Matt Letourneau Admits He Was Fooled

Dulles district supervisor Matt Letourneau got raked over the coals in a letter to Leesburg Today, for not warning his constituents that Dominion Virginia Power planned to run power-lines directly along Route 50. Big ones, too. Like this one:


Letourneau didn’t warn anyone because (he says) he didn’t know. His challenger, Anjan Chimaladinne, is pointing out that, after having multiple meetings with Dominion, months ahead of time, Letourneau should have known. Anjan is right, and it proves conclusively that he should be the next district supervisor.

Albeit with different boundaries, I was the previous Dulles supervisor. I regularly met with representatives of businesses and other groups that wanted to build projects in our district. As a Democrat, I knew that a lot of those projects were sponsored by entities that don’t typically support us lefties. Still, we met, and, as best I could, I made sure I was able to pass reliable, complete information to my constituents. Letourneau, as a Republican, particularly as a Republican associated with the U.S. Chamber of Commerce, and most particularly as a Republican associated with the U.S. Chamber of Commerce in his capacity as a public relations expert on energy, should have known what Dominion was doing.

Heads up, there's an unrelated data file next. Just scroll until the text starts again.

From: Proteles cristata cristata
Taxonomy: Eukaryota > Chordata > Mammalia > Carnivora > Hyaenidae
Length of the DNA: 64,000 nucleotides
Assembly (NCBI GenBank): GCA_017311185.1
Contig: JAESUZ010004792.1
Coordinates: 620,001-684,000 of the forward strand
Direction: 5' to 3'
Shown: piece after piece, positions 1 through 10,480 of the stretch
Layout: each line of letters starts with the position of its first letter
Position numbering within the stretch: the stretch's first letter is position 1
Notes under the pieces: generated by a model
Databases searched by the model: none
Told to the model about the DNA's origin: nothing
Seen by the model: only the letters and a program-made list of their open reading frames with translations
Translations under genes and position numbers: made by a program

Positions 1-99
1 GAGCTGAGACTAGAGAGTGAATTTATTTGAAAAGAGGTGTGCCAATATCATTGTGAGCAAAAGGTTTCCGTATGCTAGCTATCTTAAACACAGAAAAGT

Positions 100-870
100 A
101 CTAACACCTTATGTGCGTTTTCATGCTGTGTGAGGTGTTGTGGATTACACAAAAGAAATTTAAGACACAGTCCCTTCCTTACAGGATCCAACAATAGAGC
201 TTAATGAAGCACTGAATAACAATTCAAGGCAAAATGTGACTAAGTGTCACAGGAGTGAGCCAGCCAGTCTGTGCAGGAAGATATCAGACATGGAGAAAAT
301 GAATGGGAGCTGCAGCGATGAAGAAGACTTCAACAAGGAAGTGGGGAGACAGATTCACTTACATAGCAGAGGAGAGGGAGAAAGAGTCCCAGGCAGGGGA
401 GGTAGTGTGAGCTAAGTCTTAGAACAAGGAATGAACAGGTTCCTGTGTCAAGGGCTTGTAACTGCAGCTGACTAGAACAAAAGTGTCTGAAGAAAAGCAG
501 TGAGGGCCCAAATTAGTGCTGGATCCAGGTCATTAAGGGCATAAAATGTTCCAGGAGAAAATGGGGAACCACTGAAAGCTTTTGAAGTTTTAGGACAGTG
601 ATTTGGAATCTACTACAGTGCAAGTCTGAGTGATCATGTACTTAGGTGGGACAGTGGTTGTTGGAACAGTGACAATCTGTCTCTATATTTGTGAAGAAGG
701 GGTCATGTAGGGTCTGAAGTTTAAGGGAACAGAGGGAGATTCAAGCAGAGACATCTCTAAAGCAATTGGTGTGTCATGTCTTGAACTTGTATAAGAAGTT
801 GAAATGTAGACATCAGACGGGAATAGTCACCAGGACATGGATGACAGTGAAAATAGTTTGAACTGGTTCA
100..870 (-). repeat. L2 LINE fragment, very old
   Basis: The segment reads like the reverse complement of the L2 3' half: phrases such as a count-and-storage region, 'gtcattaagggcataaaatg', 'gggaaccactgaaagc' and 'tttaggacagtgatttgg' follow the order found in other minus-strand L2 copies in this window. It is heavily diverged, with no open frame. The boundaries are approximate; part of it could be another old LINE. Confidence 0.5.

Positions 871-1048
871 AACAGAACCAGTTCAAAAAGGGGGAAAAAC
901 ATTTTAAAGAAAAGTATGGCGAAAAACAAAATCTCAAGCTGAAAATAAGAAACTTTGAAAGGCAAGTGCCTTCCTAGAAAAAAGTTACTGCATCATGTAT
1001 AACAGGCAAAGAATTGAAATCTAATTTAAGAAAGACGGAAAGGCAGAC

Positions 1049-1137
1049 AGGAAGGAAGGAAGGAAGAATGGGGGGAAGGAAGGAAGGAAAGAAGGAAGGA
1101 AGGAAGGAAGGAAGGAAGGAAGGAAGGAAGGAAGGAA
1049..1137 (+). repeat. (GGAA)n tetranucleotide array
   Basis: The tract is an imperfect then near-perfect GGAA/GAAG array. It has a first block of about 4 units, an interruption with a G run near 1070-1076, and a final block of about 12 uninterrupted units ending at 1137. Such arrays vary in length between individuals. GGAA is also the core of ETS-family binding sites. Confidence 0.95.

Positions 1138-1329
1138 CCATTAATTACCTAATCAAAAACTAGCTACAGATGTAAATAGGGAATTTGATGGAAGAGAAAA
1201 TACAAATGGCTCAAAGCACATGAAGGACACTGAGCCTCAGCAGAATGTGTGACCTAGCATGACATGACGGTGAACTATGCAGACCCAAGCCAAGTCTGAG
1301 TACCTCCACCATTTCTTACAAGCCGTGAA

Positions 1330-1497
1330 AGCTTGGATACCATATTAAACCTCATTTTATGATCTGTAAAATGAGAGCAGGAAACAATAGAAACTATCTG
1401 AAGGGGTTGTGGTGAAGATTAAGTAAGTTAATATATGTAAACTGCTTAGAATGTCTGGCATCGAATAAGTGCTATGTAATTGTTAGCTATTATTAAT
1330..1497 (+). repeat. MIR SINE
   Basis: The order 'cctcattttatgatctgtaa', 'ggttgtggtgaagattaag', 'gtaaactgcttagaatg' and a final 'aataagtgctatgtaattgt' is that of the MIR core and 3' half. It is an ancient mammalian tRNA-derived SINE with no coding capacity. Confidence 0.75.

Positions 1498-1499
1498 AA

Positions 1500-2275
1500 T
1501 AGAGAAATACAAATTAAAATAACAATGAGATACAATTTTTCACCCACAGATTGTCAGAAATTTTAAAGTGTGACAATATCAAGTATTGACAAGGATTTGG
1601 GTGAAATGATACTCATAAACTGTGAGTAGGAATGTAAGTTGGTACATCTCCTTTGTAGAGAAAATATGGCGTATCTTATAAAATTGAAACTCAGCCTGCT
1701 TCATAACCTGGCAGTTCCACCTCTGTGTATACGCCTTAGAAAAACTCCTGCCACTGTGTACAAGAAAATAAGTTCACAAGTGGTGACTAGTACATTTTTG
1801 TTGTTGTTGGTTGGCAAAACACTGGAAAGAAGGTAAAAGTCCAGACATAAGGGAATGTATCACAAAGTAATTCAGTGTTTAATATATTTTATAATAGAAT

In a stridently defensive letter of his own, Letourneau goes on at great length, recounting the extensive history of his many contacts with Dominion, including the public-input phase that he apparently wants credit for having helped orchestrate. A funny thing to brag about, however, when, in his own words, Letourneau says, “the public outreach process was for show.” After all those meetings, how could Letourneau not have known that?

…the public outreach process was for show.